U.K.’s Healthcare Horror Stories Ought To Curb Dems’ Enthusiasm for Single-Payer
The United Kingdom’s National Health Service, which celebrated its 70th anniversary on July 5, is imploding.
Vacancies for doctor and nurse positions have reached all-time highs. Patients are facing interminable waits for care as a result. This August, a record number of Britons languished more than 12 hours in emergency rooms. In July, the share of cancer patients who waited more than two months to receive treatment soared.
Yet enthusiasm for government-run, single-payer health care continues to build in the United States. The latest Reuters/Ipsos poll shows that 70 percent of Americans now support Medicare for All. Virtually all the major candidates for the Democratic nomination for president in 2020 have come out in favor of banning private insurance coverage and implementing a single-payer system instead.
One look across the Atlantic, to the disaster unfolding in the United Kingdom’s government-run healthcare system, ought to curb that enthusiasm.
The NHS has struggled to fully staff its hospitals and clinics since its inception in 1948. But today, the shortages are growing worse. Nine percent of physician posts are vacant. That’s a shortfall of nearly 11,500 doctors.
It’s unsurprising that people don’t want to work as nurses in Great Britain; it’s a stressful job, with long hours and terrible working conditions. Some NHS nurses are taking positions at supermarkets because stacking shelves comes with better hours, benefits, and pay, according to a report in the London Economic.
Consider one nurse’s letter explaining why she quit the profession. She described horrific working conditions. Medical professionals worked 12-hour shifts with little time for necessities like bathroom breaks or food. Managers felt they couldn’t do anything to change unsafe conditions created by overcrowded hospitals. “You cannot safely practice under such conditions,” she wrote. “Mistakes will be made and people will be harmed, some fatally.”
The shortage of providers has resulted in longer wait times for patients. In May, 4.3 million people in the United Kingdom were on waiting lists for surgery, a 10-year high. Adjusting for population, that would be like having everyone in the state of Florida on waiting lists. Roughly 3,500 British patients have been on hospital waiting lists for more than a year.
More than one in five British cancer patients waits longer than two months to begin treatment after receiving a referral from a general practitioner. In Scotland, fewer than 80 percent of patients receive needed diagnostic tests — endoscopies, MRIs, CT, scans and the like — within three months.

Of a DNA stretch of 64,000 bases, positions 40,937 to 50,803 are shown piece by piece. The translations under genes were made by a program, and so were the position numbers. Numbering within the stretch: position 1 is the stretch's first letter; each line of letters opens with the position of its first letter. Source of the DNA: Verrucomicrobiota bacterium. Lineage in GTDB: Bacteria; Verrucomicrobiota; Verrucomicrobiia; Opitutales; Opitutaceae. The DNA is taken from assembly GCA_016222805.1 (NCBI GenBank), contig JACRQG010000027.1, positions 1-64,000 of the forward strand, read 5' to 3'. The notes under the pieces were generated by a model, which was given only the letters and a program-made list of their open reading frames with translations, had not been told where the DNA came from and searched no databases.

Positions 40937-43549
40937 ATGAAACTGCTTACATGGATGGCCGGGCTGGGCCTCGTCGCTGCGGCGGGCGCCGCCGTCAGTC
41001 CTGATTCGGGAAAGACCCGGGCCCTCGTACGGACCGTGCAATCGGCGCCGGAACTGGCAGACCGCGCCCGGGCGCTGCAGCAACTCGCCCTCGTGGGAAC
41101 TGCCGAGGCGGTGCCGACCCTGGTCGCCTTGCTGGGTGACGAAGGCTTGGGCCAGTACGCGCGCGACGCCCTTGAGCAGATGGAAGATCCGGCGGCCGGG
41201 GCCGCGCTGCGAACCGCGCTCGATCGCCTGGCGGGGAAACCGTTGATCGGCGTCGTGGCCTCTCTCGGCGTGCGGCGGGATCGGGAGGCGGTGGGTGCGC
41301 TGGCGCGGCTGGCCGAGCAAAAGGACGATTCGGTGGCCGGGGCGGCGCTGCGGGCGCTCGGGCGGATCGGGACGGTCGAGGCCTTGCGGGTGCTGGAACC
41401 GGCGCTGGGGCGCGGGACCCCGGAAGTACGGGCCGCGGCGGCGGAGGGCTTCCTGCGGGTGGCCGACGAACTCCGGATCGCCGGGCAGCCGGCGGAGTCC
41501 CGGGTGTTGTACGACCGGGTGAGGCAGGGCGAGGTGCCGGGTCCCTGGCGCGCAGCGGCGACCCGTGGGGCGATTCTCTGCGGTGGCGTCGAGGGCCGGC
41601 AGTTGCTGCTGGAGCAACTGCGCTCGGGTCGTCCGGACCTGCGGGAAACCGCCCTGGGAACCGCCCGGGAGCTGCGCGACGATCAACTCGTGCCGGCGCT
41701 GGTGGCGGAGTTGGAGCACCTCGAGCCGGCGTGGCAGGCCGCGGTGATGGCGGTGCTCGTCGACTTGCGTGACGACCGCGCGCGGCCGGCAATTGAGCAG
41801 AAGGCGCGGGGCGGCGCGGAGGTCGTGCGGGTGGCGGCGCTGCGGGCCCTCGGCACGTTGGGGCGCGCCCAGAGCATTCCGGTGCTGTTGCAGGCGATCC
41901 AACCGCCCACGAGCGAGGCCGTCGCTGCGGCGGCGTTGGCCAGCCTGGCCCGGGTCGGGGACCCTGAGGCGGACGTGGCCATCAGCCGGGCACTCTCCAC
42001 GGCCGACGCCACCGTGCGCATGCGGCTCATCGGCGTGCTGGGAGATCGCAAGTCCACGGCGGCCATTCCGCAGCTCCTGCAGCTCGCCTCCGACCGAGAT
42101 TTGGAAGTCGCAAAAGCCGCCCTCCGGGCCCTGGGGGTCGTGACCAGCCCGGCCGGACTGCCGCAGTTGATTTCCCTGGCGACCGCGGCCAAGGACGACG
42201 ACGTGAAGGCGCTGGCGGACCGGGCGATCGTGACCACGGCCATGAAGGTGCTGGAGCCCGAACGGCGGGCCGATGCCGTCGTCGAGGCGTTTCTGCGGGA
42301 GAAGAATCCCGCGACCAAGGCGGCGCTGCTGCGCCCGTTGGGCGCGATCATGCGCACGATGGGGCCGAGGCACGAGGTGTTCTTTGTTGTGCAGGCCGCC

These delays are deadly. An analysis that covered just half of England’s hospitals found that almost 30,000 patients died in the past year while waiting for treatment — an increase of 57 percent compared to 2013.
In some cases, the NHS has refused to provide treatment at all. In June, NHS England said that it would discontinue coverage of 17 procedures, including tonsillectomies and knee arthroscopies for osteoarthritis patients.
Even when patients receive treatment, the quality of care is poor. Patients in British hospitals are four times more likely to die than in U.S. hospitals, according to an analysis of outcomes from 2,000 similar surgeries conducted by researchers from University College London and Columbia University in New York. Among the more severely ill patients, the disparity was worse; the sickest Brits were seven times more likely to die.
It’s no wonder that Britons who can afford private health insurance pay for it. About 10 percent of the population uses private coverage to help cover the cost of care delivered outside the NHS system — sometimes by NHS doctors.
NHS defenders claim that the system’s poor results are the inevitable result of underfunding. Yet spending on health care in the United Kingdom has more than doubled in the past 18 years, after adjusting for inflation.
The problem is one of supply and demand. Single-payer systems offer “free” care, so patients have no incentive to moderate their demand for care. But government cannot procure enough supply to meet that demand without bankrupting taxpayers. Government officials’ only option is to ration care.
Despite the failings of the NHS, Democrats want to establish a single-payer system in the United States. The Medicare for All bill sponsored by Sen. Bernie Sanders would outlaw private insurance and funnel nearly all Americans into a one-size-fits-all, government-run health plan. That bill promises comprehensive medical, dental, and even vision care, courtesy of John Q. Taxpayer.
The total bill? A cool $32 trillion over 10 years. Next year, the federal government projects it’ll take in $3.4 trillion in revenue. So Medicare for All’s yearly tab is nearly equivalent to the federal government’s entire annual tax take.
Put another way, the feds would have to essentially double tax revenue in order to pay for Medicare for All.
And Medicare for All’s multitrillion-dollar cost estimate banks on bringing payments for healthcare providers down to the level paid by the existing Medicare program. That would represent a reduction of about 40 percent, relative to private insurance rates. Such pay cuts are likely to drive providers out of business — or discourage the next generation of doctors and nurses from entering the field.
Medicare for All’s proponents say single-payer delivers high-quality, free care to all. Britons idling on wait lists, unable to secure the care they need, would surely beg to differ.